NDTnet - June 1997, Vol.2 No.06
INSPECTION OF TUBE USING ULTRASONIC PHASED ARRAY PROBES
Desruelles D., Burat O., Pierre G.
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For several years FRAMATOME has developed ultrasonic phased array probes for the inspection of tubes from the inside and from the outside, these developments were made necessary for applications where the geometry of the tubes or speed inspection were such constraining that classical technics: mechanical rotating probes, were not applicable.
In such cases ultrasonic phased array probes offered one good solution.
In this paper we will present different applications of this technique, with the different associated probes concepts.
ELECTRONIC BEAM FOCUSING, SKEWING AND SWEEPING
The principles of Electronic Beam Focusing and Skewing is described in a simple manner from Figure 1.
The transducer, so called phased array, is composed of a set of N piezo-electric independent element which are each excitated by an independent electric impulse. Choosing a sub-set of elements and applying an electric excitation of each element with an appropriate time delay, the resulting acoustic field generated by the subset of element focused on a point.
The delay time is simply calculated so that each elementary acoustic waves propagating from each element arrive together in phasis at the desirated focal point. It's easy to see on Figure 1A, that the time delay law is symmetric for the focusing.
Following the same principles, phased array transducers may be used to do beam skewing. Figure 1B
shows this case where the time delay law is a simple straight line calculated to skew the beam at the
desired incident angle.
Superposing the two previous time delay laws, the Beam is Focusing and Skewing, see Figure 1 C.
Now using a large number of elements, much greater than the number of element of the sub-set used to synthesize the beam, it's possible to electronically sweep this beam at high speed.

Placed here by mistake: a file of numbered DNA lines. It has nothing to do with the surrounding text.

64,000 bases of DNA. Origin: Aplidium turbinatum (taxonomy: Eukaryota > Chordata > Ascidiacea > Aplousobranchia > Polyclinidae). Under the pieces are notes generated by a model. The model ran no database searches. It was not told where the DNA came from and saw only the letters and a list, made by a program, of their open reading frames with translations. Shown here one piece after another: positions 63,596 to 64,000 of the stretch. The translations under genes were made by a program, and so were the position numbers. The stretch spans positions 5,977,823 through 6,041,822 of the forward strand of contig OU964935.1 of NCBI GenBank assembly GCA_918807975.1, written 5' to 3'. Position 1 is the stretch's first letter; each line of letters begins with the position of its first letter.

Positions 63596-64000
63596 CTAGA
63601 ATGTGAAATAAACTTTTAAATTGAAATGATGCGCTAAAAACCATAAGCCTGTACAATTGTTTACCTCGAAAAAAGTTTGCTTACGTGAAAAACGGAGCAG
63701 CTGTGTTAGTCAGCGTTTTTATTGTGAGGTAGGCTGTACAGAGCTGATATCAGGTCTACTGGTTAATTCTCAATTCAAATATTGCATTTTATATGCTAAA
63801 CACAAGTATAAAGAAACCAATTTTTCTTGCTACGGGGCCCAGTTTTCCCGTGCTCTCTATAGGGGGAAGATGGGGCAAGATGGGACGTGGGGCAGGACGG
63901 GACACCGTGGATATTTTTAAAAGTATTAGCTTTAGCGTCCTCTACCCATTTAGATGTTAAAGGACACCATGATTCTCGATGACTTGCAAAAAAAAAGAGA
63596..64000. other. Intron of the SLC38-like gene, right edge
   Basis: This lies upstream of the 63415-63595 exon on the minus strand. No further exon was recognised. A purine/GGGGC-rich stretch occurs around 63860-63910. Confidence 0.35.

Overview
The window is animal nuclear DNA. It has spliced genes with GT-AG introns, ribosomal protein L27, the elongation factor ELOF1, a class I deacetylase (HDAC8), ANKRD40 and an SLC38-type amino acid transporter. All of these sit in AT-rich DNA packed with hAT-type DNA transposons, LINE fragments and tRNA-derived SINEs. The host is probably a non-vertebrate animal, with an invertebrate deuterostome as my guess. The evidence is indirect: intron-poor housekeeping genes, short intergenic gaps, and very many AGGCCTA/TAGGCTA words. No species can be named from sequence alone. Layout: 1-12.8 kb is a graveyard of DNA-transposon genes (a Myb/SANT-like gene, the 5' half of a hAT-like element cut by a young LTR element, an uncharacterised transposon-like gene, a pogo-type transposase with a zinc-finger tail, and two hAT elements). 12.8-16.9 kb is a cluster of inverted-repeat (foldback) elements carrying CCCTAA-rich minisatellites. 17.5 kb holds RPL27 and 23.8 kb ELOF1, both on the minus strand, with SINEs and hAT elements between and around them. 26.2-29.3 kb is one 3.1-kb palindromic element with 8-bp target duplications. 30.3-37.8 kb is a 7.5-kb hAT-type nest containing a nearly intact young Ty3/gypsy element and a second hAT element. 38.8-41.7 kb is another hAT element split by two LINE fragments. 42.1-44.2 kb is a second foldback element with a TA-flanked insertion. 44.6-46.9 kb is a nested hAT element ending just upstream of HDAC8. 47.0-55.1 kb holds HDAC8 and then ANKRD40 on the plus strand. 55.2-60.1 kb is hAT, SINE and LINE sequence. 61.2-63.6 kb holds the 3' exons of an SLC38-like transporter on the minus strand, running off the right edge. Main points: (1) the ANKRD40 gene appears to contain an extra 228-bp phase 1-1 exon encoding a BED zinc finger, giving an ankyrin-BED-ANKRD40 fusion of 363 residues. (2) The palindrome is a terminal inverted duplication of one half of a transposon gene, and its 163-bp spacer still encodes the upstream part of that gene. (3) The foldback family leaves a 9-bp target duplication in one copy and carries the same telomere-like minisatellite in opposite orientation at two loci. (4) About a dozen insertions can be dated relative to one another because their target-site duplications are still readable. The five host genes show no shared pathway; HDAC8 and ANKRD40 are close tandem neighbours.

Figure 1 shows a 1D (one dimension) phased array. For this simple case beam focusing and skewing may be obtained in only one plane, called the incident plane (i.e the plane perpendicular to the surface of the transducer). For this simple 1 D array focusing in the plane perpendicular to the incident one may be obtained by mechanically shaping the surface of the transducer.
FIGURE 1 (a) electronic beam focusing (b) electronic beam skewing ( c) focusing and
This quick description of the basis of the electronic focusing, skewing and sweeping of the ultrasonic beam emphasizes the potential of phased array transducers:
However great care is required to conceive such transducers mainly to take account of secondary lobes (grating lobes) inherent of phased array and so powerful modelization software are necessary for the conception of probes. Great care has also to be brought to the realization of the transducers, for example to obtain homogeneous elements (sensitivity, frequency, directivity...). The use of piezocomposite transducers allow, now, to reach these objectives.
one transducer may be used to generate different focusing beams, at different angles
- focusing and skewing are electronically controlled
- sweeping of the beam on a piece may be realized at high speed
Finally the electronic equipment have also to reach high performances to be able to drive such transducers.
Using these concepts, Electronic Focusing, Skewing and Sweeping of the ultrasonic beam, we have developed several circular phased array probes for the inspection of tubes ,either by the inside of it, or by the outside of it. Such probes and their performances are described below.
INNER PROBES FOR THE INSPECTION OF STEAM GENERATOR TUBES
These probes have been developed for the in service inspection of steam generator tubes. At present these tubes are mainly inspected by Eddy Current for the detection of cracks, ultrasonic inspection are not used in a great extent for different reasons although it's offer a greater capacity for sizing defects. One reason is that conventional technique using mechanical rotating probes is rather slow respect to the surface multiplied by the number of tubes to investigate. In fact the rotational speed of such probes is limited to a few rounds per second.
The phased array probes we have developed allow to reach rotational speed of the ultrasonic beam greater than 200 rounds per second with the same efficiency of detection and sizing of defeats. In fact, for this application, the speed limits are often given by acoustic: time of flight of echoes, and acquisition systems.
FIGURE 2 (a) Conical shape probe (b) cylindrical shape probe